Some authors try for a fresh look in books that cover an opening "move by move." That is a fine style, for those books, but is certainly not mandatory for all articles or books.

    If a string of moves are theory, there is nothing wrong, IMO, with saying so and jumping to a point in the game where the players are on their own. Yes, it may be disconcerting for the real game to commence on move 10, 15, 20, or even later. But that is just the way it goes sometimes.

  • 3 years ago


    I do not know how you analyse your games, it does not seem to be very informative. There seems to be a lot of reliance on theory and not too much on actually playing the middlegame. You do seem to make a few points, however it needs to improve for you to improve. 

  • 3 years ago


    nice article 

    i played with ouchtati many game in the club after one year i surprise that he is an international master and he played in olimpiad in 1980

    let's see mysterious mohamed vs ?

  • 3 years ago


    Fantastic personal anecdote, Iryna, thanks very much for sharing!

  • 3 years ago


    Awesome details and instructive insight into the competitive world of chess.  Thank You!

  • 3 years ago


    Great article, I really enjoyed it.

  • 3 years ago


    I remember watching your game with Alena Kats in St. Louis my first day there, and I was in suspense the entire game!  That was a really exciting game, and you did a great job of playing through Alena's preparation and opening surprise to earn the draw!

    I also thought your endgame technique was very impressive!  Although "Alena didn't find the win in time trouble," I thought you did a brilliant job of manuevering your K-B-P against her K-N-2P!

    I remember at the time I actually had to walk away from your board a few times! I was so tense watching it, and I didn't want any visible nervous energy from a boardside spectator (myself) to distract you or Alena from your game.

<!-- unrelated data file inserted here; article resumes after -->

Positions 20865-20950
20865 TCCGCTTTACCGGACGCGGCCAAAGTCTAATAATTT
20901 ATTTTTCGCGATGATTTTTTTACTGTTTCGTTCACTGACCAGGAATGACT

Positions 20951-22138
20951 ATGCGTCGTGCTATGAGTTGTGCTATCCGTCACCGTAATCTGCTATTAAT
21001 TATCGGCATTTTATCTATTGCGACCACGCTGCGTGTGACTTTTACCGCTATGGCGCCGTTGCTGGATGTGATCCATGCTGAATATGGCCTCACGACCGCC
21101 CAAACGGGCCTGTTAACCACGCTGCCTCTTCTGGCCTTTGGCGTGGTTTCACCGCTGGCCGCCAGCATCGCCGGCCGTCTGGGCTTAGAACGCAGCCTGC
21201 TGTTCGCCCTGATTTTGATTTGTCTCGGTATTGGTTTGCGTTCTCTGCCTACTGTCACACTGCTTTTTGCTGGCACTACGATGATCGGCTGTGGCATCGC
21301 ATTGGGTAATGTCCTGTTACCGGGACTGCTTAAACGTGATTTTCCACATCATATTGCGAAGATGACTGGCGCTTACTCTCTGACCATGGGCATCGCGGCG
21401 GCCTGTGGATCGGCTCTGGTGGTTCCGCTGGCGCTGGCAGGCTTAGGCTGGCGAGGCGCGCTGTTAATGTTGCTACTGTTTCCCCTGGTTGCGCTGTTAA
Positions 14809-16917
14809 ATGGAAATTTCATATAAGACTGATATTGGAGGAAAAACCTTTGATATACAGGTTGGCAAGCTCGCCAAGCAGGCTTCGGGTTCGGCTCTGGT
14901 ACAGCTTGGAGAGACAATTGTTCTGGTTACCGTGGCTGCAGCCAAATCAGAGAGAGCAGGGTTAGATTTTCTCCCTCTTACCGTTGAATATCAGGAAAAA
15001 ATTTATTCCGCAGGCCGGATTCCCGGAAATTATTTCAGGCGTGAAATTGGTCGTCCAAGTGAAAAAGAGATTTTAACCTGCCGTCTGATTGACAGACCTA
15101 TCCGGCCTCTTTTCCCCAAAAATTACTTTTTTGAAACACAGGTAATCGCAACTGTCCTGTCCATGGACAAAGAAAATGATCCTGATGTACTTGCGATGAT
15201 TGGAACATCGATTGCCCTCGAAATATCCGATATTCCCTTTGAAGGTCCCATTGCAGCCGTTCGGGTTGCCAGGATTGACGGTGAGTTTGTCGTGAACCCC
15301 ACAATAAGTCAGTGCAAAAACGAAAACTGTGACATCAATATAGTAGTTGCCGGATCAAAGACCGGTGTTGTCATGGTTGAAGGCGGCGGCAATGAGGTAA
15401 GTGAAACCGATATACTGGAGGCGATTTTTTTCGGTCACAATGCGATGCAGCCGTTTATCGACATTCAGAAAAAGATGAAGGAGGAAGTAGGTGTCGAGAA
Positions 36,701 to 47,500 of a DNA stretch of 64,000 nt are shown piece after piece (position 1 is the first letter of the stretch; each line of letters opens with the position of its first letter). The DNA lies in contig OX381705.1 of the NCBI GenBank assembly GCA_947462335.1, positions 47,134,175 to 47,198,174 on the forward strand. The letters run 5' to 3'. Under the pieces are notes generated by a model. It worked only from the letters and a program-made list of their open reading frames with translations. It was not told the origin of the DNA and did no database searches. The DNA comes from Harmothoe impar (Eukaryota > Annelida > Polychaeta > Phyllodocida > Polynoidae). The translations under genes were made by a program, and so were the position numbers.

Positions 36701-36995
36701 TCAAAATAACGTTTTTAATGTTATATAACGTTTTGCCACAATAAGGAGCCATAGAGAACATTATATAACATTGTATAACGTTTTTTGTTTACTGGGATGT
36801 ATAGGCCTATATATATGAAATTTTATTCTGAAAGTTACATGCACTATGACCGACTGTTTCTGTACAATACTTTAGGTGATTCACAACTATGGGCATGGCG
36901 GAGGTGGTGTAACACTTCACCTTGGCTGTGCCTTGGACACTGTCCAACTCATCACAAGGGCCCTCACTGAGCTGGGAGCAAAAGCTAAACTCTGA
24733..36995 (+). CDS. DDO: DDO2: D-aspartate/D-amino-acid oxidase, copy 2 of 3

Loving these articles, and your analysis and insights!  Super excited for next week's article ... especially your coverage of your Round 7 game!

  • 3 years ago


    I must second the observations that you played through some difficult positions.

    That the Yugoslav dragon is difficult needs no elaboration. I sometimes play the black side of the "main-line" of the Rubenstein Nimzo-Indian. It's not so easy! Your discussion of plans was informative. Preparing ALL the lines for white that can follow 4e3 (including the Hubner/anti-Hubner) is a real challenge. Finally, I can see why you would be surprised by the closed then opened Sicilian. You did well to maintain your footing and get the better game.

  • 3 years ago


    Interesting analisis! thank you! I followed the tournament ggs!

  • 3 years ago


    Female chess players are very strong.I hope ,one day one of them will b 2800+ (y).However,its n informative article ! thnx.

  • 3 years ago

    NM Petrosianic Nx and now Bxf5 followed by b3... doesn't work if captures twice with the pawn unfortunately, that bishop on d5 is such a dominant piece.

    the 2012 game you referenced is quite the amazing line!

    surprised that nxg5 is almost a playable option objectively.

  • 3 years ago

    WIM energia

    @ axvesik haha i like how you are the first one to comment on the article! I should have praised your Sicillian skills more! :) next time... but you did play very well and won deservingly!

  • 3 years ago

    WGM axvesik

    you give me too much credit Tongue Out